Jun 19

Today in Naval History

Tuesday, June 19, 2018 8:25 AM

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U.S. Kearsarge faces off against the Confederate raider Alabama in Cherbourg Harbor
(By Jean-Baptiste Durand-Brager)

On this day in 1864 – During the Civil War, USS Kearsarge, commanded by Capt. J.A. Winslow, sinks CSS Alabama, commanded by Capt. R. Semmes, off Cherbourg, France, ending the career of the Souths most famous commerce raider, which included burning 55 vessels valued at $4.5 million. Read an excerpt from the USS Kearsarger‘s No. 1 gun’s sponger James Lee’s journal below.   Sunday, 19 June: This is a fine morning, cool and pleasant, holystoned decks, and put everything in apple pie order. At 8 am the word was passed to shift in clean blue mustering clothes. At 10 am… Read the rest of this entry »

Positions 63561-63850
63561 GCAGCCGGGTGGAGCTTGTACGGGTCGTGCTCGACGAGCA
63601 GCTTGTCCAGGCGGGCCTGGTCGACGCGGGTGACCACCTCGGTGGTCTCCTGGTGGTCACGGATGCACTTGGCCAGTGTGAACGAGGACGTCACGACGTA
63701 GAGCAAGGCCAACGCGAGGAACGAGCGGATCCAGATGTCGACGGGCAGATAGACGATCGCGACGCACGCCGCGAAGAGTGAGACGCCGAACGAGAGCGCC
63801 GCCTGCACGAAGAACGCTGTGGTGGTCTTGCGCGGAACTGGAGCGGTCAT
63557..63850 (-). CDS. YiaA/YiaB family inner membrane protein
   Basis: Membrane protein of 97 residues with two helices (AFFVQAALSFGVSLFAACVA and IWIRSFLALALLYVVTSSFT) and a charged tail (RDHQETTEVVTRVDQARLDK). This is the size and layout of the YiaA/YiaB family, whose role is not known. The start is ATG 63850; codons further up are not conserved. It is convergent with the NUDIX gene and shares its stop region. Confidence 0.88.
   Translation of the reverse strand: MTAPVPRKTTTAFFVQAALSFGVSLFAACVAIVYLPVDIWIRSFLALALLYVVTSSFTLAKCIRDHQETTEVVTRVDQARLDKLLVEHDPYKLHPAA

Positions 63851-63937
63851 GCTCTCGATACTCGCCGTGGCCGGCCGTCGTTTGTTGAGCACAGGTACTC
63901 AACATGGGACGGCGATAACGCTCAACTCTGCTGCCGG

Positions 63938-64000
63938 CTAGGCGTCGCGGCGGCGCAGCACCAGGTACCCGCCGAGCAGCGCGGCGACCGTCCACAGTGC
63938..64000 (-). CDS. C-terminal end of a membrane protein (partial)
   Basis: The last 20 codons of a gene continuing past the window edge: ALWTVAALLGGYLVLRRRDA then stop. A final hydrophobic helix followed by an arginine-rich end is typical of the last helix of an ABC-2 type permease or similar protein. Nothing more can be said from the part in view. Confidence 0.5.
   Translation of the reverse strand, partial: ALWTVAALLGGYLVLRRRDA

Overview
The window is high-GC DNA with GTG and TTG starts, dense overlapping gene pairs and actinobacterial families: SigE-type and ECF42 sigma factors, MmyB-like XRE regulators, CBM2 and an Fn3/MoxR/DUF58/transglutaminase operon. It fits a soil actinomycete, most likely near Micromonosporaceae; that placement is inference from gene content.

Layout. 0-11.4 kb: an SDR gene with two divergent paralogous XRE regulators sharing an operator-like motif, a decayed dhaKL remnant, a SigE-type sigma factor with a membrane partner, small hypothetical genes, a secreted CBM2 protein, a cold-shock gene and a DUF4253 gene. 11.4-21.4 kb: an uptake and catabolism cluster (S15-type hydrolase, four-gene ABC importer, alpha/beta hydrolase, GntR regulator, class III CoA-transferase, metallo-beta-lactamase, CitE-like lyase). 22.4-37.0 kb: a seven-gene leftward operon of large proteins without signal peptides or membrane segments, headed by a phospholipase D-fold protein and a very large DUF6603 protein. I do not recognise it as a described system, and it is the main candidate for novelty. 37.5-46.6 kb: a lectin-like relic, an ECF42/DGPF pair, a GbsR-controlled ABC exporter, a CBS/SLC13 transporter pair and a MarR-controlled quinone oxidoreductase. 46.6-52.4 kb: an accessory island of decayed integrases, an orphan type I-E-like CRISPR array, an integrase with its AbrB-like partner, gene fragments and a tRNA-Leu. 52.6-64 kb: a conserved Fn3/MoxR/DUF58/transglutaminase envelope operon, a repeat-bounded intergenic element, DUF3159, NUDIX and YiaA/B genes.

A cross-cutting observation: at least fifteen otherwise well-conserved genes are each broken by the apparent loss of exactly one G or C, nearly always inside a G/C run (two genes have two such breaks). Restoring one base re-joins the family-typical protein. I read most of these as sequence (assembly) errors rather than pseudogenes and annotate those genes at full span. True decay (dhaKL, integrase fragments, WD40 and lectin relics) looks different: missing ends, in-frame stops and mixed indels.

Jun 14

USS Cyclops – The Deadliest Unsolved Mystery in the Navy

Thursday, June 14, 2018 12:01 AM

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USS Cyclops circa 1913. Copied from the album of Francis Sargent, courtesy of Commander John Condon, 1986. (Photo: U.S. Naval History and Heritage Command taken by Sargent.)

One hundred years later, the mystery of the USS Cyclops, the greatest non-combat loss of life the Navy ever experienced, remains unsolved. What happened to it? Where did it go? The USS Cyclops was built in Philadelphia; it was 54o feet long and 65 feet wide. The ship was a Proteus class collier and could carry 12,500 tons of coal while making 15 knots with its twin screws. When the United States declared war on Germany and its allies in April 1917, support ships like the USS Cyclops fell under the command of the Navy. The administrative change greatly affected… Read the rest of this entry »

 
Jun 12

The Sinking of the USS President Lincoln, 31 May 1918

Tuesday, June 12, 2018 12:01 AM

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Painting by Fred Dana Marsh, 1920, depicting the ship sinking after she was torpedoed by the German submarine U-90 on 31 May 1918